Madagascar is highly prone to natural hazards, including drought, floods, cyclones and locust outbreaks, with significant humanitarian consequences. In the Grand Sud region, three years of consecutive severe drought have wiped out harvests and hampered people’s access to food, leading to critical levels of acute food insecurity and malnutrition. A recent upsurge of Malagasy migratory locust is expected to affect the upcoming agricultural season (November 2021–March 2022), further aggravating an already dire situation.
It is forecasted that at least 400 000 ha will be infested by Malagasy migratory locusts, covering six regions in Madagascar, including 21 districts; of these, nine have undergone an Integrated Food Security Phase Classification analysis, and five are classified as emergency, two as crisis and two as stressed.
The locust outbreak could have major socio-economic and environmental impacts if not contained in a timely manner. An estimated 1 million people may have their livelihoods, food security and nutrition affected because of crop and pasture damages caused by the Malagasy migratory locust. In 2013, a Malagasy migratory locust plague affected two-thirds of the country, resulting in rice crop losses of up to 40 percent.
Thanks to Germany’s generous contribution, FAO will implement an anticipatory action project within the framework of the Action Plan developed together with the Malagasy Ministry of Agriculture and Livestock. To anticipate and mitigate the expected major locust outbreak in Madagascar, FAO will work in close collaboration with the National Locust Centre (Ivotoerana Famongorana ny Valala eto Madagasikara [IFVM]), whose staff will make up the teams deployed in the field focusing on survey, treatment, health and environmental monitoring, pesticide management and biopesticide.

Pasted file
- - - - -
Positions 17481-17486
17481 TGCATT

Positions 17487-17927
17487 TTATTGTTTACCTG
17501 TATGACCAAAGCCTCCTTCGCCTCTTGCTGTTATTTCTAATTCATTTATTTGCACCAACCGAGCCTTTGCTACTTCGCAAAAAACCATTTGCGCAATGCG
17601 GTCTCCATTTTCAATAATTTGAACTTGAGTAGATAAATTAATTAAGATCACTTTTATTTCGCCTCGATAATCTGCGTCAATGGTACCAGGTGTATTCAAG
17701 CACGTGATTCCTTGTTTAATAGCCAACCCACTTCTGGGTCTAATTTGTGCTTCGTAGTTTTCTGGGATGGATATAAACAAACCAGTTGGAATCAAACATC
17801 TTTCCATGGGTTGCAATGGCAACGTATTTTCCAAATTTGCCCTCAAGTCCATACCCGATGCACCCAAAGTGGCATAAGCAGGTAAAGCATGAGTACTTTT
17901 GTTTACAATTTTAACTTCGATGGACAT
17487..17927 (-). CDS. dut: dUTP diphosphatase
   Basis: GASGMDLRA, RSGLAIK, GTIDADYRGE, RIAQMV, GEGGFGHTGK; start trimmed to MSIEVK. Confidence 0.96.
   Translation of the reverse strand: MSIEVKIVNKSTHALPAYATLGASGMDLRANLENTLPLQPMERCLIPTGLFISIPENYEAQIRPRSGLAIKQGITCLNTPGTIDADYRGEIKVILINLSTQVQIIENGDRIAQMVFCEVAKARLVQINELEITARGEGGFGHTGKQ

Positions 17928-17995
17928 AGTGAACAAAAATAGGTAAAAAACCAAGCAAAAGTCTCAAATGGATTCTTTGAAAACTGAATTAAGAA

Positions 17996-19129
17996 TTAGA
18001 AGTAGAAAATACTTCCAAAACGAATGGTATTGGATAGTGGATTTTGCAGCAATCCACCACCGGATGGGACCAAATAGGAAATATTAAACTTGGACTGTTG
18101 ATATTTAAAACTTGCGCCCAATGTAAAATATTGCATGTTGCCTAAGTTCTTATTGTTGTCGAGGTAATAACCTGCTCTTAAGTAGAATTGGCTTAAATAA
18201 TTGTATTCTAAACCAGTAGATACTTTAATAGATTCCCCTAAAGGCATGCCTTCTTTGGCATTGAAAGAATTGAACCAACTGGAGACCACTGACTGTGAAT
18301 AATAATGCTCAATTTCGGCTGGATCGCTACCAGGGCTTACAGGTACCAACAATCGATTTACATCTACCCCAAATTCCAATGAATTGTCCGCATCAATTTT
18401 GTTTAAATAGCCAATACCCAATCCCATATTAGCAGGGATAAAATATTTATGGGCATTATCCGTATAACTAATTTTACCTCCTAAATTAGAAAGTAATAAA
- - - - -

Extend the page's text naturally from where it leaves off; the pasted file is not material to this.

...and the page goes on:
The anticipatory action aims to safeguard the food security of the most vulnerable rural populations in Madagascar by halting the drivers of the major outbreak of Malagasy migratory locust while strengthening national capacities on locust management, including through the following:
- provision of surveillance and control equipment;
- good agricultural practices to ensure products are of high quality, safe, and produced in an environmentally and socially responsible way;
- provision of an air asset for locust survey and control operations;
- reconditioning of assets (vehicles, sprayers, pumps, etc.) of IFVM required for implementing the locust campaign;
- deployment of national and international technical expertise for training IFVM technicians, and the supervision and coordination of field operations.
Curbing the spread of the Malagasy migratory locusts is critical to prevent a repeat of the last locust plague in the country and protect the livelihoods of communities most at risk.